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Kerala Education Bill

KERALA has the highest rate of literacy in India and this must be attributed to the large numbers of schools in the State. So keen is the population on education that running a school has become a very popular enterprise. It is not surprising therefore that among this large group of institutions, there are some that are not properly managed and in which teachers have much to complain of. The Communist Government of Kerala has sought to tackle this problem in their new Education Bill. It is proposed to pay the teachers directly from the Government Treasury and to make available to them the entire pension, provident fund, insurance and other benefits applicable to teachers in Government service. This practice is not unknown elsewhere and no serious objection can be taken to it, except that it is not really necessary in the case of well established schools which have a reputation for good management. Unfortunately, the other provisions of the Bill in regard to aided schools show that the Government regard all aided schools with the utmost suspicion and wish to use the teaching and equipment grant to impose a strait jacket on all such institutions. That is why the Congress party in Kerala has called the new measure “ill-conceived, ill-drafted, totalitarian in its approach and likely to open up venues for regimentation of educational activities in the State.”

The Bill requires all managers of schools to furnish complete inventories of their properties within three months under penalty of fine; it requires them to take sanction of the Government for every sale or mortgage of property and any refusal of permission is to go on appeal to the Government themselves. Further, the Bill says that in cases of emergency, where the Government are satisfied that such a course is necessary, the Government may take over aided schools after publication of a notification in the Gazette. This presumably refers to cases of mismanagement. But clause 17 says that for the purpose of standardizing education or improving the level of literacy, any category of aided schools may be taken over and that compensation will be paid on the basis of market value. This applies not merely to aided schools but to “recognized schools” which do not get aid from the Government. Even the right to appoint teachers has been whittled down by a clause in the Bill which prescribes that all teachers in aided schools shall be appointed only from the panel of names given to the manager by the prescribed authority. The Government is to maintain a State Register of qualified teachers. This may be a good practice but to force the management to appoint teachers only from a small panel of names takes away the last vestiges of the independence of the management. It is surprising too that Clause 8 which says that any Educational Agency may appoint any person to be the manager of an aided school subject to the approval of prescribed authority, is to apply to “recognized schools” which do not obtain Government grant. By applying a series of such clauses to recognized schools, the Bill destroys the independence of pioneering schools who depend on fee income and who should be left free to develop their own system of education. There is thus good reason for the public clamour that has been raised against the Bill. The teachers may benefit financially but the final result will be iron control of the Government over all schools in the State and politics will enter a field where it ought to be completely excluded.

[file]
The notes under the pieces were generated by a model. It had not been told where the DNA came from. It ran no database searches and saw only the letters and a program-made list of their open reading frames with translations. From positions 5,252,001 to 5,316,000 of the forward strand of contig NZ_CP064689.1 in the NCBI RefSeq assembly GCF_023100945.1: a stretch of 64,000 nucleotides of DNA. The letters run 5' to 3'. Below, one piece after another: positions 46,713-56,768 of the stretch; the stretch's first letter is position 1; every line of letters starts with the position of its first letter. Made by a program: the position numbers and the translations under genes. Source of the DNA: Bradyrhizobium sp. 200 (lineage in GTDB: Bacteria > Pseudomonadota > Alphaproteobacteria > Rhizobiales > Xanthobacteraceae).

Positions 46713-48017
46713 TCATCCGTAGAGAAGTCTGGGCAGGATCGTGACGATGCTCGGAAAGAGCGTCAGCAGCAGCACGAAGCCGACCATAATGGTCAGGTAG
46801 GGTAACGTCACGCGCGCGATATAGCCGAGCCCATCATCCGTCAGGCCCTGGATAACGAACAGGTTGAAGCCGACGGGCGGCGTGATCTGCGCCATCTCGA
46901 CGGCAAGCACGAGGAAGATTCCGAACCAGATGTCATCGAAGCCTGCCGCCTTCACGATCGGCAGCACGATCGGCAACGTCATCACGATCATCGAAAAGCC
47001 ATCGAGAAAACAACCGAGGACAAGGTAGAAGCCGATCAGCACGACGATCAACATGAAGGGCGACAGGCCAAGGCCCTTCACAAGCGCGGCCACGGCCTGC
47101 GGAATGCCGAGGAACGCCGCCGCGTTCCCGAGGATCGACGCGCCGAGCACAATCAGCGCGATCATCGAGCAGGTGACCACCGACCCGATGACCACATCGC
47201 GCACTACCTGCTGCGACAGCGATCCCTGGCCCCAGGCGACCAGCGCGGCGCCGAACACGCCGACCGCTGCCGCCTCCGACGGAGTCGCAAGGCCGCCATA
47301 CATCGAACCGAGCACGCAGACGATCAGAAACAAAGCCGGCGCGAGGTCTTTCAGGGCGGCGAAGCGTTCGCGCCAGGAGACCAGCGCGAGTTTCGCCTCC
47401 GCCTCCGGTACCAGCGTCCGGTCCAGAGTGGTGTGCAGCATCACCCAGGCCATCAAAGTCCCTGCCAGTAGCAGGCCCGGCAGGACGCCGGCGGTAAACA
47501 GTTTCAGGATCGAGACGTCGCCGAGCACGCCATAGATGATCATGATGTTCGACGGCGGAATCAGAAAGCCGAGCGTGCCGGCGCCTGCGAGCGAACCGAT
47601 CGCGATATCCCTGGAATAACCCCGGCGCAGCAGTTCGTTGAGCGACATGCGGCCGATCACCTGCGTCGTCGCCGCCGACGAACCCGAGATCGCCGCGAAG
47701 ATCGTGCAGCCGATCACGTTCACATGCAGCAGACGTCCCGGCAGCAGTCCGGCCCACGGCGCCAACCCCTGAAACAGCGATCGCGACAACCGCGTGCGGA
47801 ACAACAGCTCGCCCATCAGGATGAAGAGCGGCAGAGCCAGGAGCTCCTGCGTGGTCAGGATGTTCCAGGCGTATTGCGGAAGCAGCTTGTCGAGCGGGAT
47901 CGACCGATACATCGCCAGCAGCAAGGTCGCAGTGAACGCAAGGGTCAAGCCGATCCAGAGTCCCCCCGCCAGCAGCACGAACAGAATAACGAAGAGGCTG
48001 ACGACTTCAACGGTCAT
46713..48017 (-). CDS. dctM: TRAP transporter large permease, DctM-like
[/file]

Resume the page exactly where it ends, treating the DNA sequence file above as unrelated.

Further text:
(The Hindu-17th July, 1957)